CHANCELLORS presenting Budgets a year or so before an election like to appear kindly, reaching down from the Treasury’s lofty heights with a hand of help to the struggling, the aspiring and, of course, the hard-working. It is a well-tried political formula, offering an implicit bargain: vote for me and I’ll do more nice things.
Whether yesterday’s Budget will help the Conservatives win the 2015 election or not is too soon to say, but the initial reflection is that it certainly has not done his party any harm. Mr Osborne at least showed a rather deft understanding of people’s concerns.
Yet the economic landscape from which he dug out some largesse is still forbidding. Things are at least heading in the right direction. This year’s public spending deficit is coming in a little bit lower than expected, it should reduce a little bit faster than expected, and the national debt peak will be a little bit lower than forecast. These are marginal differences in mountainous problems.
His Budget had a curiously old-fashioned feel to it, which is no bad thing. His most prominent moves were to give help to neglected areas – manufacturing industry and savers. Both have reason to believe that they have been sorely treated over the past decade, some would argue for even longer than that.
Mr Osborne seems to have grasped that manufacturing held up a lot better than services during the recession and that encouraging it to grow makes a lot of sense. It is unlikely that British manufacturing can come to rival German manufacturing in its contribution to that country’s economy, but there is still every reason to believe that a bigger manufacturing sector makes for a more solidly-based economy and more reliable employment.
While those in work may think they have a hard time of it during the recession, savers have had a much harsher time. Interest rates at record low levels may be good for business and mortgage holders, but it is desperate for those who depend on income from savings. Helping old people who have done the right thing by saving for retirement, only to discover they are helplessly unable to prevent their income from dwindling, is certainly an important step in the right direction. Meagre rewards from saving also discourage income-earners from putting money aside to help in hard times or in old age.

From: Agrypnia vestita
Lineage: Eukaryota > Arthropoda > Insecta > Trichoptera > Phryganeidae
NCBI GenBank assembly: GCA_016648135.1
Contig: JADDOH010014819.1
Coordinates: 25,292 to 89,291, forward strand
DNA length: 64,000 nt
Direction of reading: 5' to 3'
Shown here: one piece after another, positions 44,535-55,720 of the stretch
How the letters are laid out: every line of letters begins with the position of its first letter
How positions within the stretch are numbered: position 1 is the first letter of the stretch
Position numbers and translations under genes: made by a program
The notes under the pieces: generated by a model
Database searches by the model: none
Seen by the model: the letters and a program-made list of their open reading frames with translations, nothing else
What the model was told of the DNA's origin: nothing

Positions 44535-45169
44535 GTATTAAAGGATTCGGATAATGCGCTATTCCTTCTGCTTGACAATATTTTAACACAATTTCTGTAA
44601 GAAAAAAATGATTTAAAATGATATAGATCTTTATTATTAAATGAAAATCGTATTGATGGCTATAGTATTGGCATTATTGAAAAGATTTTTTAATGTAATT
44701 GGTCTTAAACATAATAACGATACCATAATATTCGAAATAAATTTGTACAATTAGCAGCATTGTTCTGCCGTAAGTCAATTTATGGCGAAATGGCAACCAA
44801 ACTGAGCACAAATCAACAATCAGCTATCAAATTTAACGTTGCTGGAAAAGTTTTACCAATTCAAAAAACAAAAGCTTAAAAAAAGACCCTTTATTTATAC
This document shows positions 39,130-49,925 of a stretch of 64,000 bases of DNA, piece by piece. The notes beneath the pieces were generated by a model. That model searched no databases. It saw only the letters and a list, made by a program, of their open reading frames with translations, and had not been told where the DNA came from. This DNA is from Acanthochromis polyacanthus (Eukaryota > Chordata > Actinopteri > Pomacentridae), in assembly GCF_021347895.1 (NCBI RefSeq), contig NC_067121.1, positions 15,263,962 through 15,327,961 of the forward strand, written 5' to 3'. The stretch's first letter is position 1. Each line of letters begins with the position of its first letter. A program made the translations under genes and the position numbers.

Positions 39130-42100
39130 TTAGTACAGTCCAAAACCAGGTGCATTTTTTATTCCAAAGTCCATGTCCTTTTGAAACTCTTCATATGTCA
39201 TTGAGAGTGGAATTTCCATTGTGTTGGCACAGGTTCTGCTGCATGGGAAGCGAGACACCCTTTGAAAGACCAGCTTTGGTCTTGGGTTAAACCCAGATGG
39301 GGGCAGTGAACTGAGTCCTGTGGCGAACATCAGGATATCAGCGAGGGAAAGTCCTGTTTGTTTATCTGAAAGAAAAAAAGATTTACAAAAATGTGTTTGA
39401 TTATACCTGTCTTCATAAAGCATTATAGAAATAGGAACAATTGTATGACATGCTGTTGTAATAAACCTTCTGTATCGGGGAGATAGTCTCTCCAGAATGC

Many have become aware that saving into a pension fund traps them into buying an annuity, recouping the full value from that requires living for more than 20 years after retirement, but on a fixed income, which will fall in its real value.
Giving future retirees much more flexibility and choice over their retirement fund is a long-overdue reform, which will benefit individuals and also assist the economy by encouraging a return to cannier ways with money.
And there was help, too, for the workers, especially those at the bottom end of the income scale, with uplifts to the minimum pay and the income tax threshold. These elements of the Budget go a long way to address some basic concerns of middle Britain: a worry that the country no longer seems to manufacture very much; work doesn’t pay enough and that thrift is no longer rewarded. It reflects concerns of a silent, grumblingly uneasy majority – those who collect special offer tokens, seek out bargains, and are careful with their money.
Who will pay for this? Those climbing up the income ladder will as, despite the slight increase in the income threshold at which 40 per cent tax is paid, it will still be about £2,000 lower in real terms than when the coalition took office. Public sector workers, many of whose incomes are dropping in real terms, will too and capping the welfare bill will also make a contribution.
Life for many of the poorest, and those who depend on public services, now being cut in the UK by £2 billion in real terms every year until 2018-19, will get tougher. But a cold political truth is that cutting the welfare bill has broad electoral support. Even more coldly, Mr Osborne pointedly praised his Liberal Democrat deputy, Danny Alexander, as the cutter-in-chief.
A pre-election Budget then, but not a pre-referendum Budget. The freeze on whisky duty would probably have been made regardless. The referendum choice Mr Osborne poses is simply between himself doing what he can to make life easier, and the uncertainties of independence dependent on volatile oil revenues.
But behind his cheery titbits still looms a dark and foreboding shape – a huge deficit, an overhanging cliff of national debt, and miserly fingers of austerity picking at the pockets of the poor.